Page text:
As Australia’s political class slumbers through the silly season, some of its members are placed to do so more restfully than others.

The electoral calendar for 2015 starts front-loaded with elections for two of the three biggest states, with — as best as we can tell at present — over a year of tranquility to follow, disturbed at most by the occasional byelection.

Thanks to the magic of fixed terms, election watchers can at least plan their leisure activities in advance to the extent of knowing that New South Wales will go to the polls on March 28.

However, Queensland is the last standing adherent to the ancien regime of unfixed three-year terms, together of course with the federal Parliament.

As of September, a “consensus of most government sources” related by Amy Remeikis of Fairfax held that the government would run the full three years with an election in late March.

But it seems the ground has shifted since then, with Alex Mitchell reporting in Crikey that “dates in February” were being considered. Depending on which Courier-Mail journalists you listen to, the election is either “expected in February”, or might instead be called “not long after Australia Day for a date in March” — presumably very early in March, lest voters’ patience be taxed longer than necessary.

Aside from their likely proximity in terms of timing, the looming state elections offer the striking parallel of two first-term conservative governments attempting to follow up the biggest electoral victories achieved in the modern history of their states.

As such, they promise to offer directly comparable insights into the electoral health of Abbottism, adding unusual nuance to the post-election federal-or-state factors blame game.

Looking to the federal sphere directly, the start of the year finds the Abbott government slightly less than half way through its term, with the next election due early in the second half of next year if the normal course of events is assumed.

But since normal courses of events in politics are so often disturbed by unforeseen crises and opportunities, the technical possibilities for election timing should always be kept in mind.

For what it may be worth, Phillip Adams took to Twitter on the weekend to advise of a “well-sourced rapid shifting of attitudes” within the Coalition, which was supposedly moving towards Julie Bishop taking over and calling a snap election.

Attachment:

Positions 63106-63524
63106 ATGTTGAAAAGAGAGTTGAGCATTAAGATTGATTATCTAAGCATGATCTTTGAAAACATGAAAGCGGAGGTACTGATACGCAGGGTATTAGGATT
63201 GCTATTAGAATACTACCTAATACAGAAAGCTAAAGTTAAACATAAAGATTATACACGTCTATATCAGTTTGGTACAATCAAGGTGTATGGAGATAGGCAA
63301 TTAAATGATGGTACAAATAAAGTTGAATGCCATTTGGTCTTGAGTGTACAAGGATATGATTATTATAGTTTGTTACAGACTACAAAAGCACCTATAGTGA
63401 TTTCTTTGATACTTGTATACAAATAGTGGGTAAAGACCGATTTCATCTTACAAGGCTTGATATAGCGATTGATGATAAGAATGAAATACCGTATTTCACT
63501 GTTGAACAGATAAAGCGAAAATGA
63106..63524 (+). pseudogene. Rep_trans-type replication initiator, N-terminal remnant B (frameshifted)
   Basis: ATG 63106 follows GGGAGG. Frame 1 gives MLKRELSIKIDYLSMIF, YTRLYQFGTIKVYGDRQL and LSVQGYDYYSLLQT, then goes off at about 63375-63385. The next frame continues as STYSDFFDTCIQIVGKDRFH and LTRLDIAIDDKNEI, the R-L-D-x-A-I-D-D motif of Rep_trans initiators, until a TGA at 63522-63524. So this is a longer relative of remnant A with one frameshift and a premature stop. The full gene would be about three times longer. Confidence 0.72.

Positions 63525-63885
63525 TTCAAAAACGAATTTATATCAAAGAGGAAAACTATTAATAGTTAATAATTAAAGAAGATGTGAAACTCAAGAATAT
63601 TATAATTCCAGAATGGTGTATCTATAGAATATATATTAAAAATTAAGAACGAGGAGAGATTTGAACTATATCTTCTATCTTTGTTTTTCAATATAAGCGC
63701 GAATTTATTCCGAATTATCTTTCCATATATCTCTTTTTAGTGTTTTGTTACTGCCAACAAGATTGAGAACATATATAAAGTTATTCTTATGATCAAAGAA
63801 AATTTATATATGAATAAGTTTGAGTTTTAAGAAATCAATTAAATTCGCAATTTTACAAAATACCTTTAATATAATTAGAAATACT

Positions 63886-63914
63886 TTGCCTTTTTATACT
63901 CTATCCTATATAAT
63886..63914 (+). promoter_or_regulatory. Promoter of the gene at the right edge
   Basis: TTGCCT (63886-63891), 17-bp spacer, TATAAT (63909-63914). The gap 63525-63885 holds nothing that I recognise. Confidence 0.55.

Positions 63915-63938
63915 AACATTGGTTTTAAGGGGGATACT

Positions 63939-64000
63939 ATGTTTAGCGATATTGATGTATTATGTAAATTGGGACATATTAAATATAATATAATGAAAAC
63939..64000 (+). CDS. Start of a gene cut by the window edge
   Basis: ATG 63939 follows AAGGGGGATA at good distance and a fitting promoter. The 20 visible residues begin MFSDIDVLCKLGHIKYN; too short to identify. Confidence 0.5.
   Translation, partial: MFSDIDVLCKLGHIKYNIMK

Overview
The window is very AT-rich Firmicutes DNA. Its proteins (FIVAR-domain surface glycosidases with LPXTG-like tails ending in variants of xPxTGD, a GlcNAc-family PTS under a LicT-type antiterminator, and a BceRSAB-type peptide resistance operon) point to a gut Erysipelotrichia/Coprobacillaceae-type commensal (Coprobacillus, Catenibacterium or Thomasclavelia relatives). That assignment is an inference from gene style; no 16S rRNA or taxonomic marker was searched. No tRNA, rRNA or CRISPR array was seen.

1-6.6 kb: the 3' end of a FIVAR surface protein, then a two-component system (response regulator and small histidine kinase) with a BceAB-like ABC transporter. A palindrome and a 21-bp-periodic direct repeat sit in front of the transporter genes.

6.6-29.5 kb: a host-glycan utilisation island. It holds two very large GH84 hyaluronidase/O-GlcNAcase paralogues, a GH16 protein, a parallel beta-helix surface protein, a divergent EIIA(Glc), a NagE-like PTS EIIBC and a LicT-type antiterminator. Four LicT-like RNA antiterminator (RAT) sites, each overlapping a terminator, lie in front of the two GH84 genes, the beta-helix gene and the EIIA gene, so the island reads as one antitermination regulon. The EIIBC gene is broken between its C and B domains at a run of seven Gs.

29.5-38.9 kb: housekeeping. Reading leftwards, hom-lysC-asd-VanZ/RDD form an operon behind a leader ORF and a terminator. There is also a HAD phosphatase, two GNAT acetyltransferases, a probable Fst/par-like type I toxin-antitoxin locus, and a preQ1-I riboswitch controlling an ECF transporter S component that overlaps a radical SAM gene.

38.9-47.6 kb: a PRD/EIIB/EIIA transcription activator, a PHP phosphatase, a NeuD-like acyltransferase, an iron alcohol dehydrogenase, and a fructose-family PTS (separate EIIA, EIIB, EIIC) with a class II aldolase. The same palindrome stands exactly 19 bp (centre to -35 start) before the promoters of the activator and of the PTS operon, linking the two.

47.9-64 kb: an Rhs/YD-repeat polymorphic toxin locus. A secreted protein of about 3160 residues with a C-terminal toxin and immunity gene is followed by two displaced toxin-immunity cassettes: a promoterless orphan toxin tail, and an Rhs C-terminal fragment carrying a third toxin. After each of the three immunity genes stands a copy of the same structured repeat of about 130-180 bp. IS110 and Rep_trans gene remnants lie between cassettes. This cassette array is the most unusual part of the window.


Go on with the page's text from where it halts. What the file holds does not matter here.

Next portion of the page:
Should that prove more than wishful thinking, the question would emerge as to what a new leader might favour out of two items on the menu: an election for the House of Representatives only, such as has not been held since 1972, or Australia’s seventh double dissolution, and the first since 1987.

It is generally reckoned that the government has a double dissolution trigger available in the shape of its bill to abolish the Clean Energy Finance Corporation, which was rejected for the requisite second time last June.

However, a view exists that this doesn’t count because it occurred before the senators elected in 2013 took their seats.

That might leave the Prime Minister unable to persuasively advise the Governor-General that a deadlock existed, such as the double dissolution mechanism was created to resolve.

For all the sound and fury since the Senate changeover in the middle of last year, the requirements for a trigger have not again been met.

After the government renegotiated its higher education reforms in November, it introduced the legislation in a form that prevented the rejection of its earlier bill from counting as the first stage of a trigger.

Speaking at the time, Education Minister Christopher Pyne offered that “we don’t want to have a double dissolution trigger” — a curious position, given that triggers incur no obligation to act upon them, and possessing them increases a government’s tactical options.

Whatever the rationale, one effect of preventing new triggers might be to limit the options available to any prospective rival after a successful leadership coup.

If a snap election were still favoured, the only thing for it would be to hold one for the House of Representatives only, requiring that a later half-Senate election be held at the appropriate time between the mid-points of 2016 and 2017 — presumably separately from yet another election for the House.

Neither approach would be likely to do much for the government’s position in the Senate. In electing 12 senators per state rather than six, a double dissolution election would lower the quota for election from 14.3% to 7.7%, effectively ensuring the election of at least one micro-party candidate per state.

A half-Senate election would amount to a national byelection, and presumably play out much like the special Senate election in Western Australia last April, at which the combined major-party vote failed to clear 60%.

It may still seem premature to be gaming for life after Tony Abbott, who will fairly clearly have little interest in an early election if left to his own devices. But it would hardly be the strangest thing to happen in federal politics if a sustained recurrence of his present disastrous polling caused events to slip beyond his control.

Peter Fray

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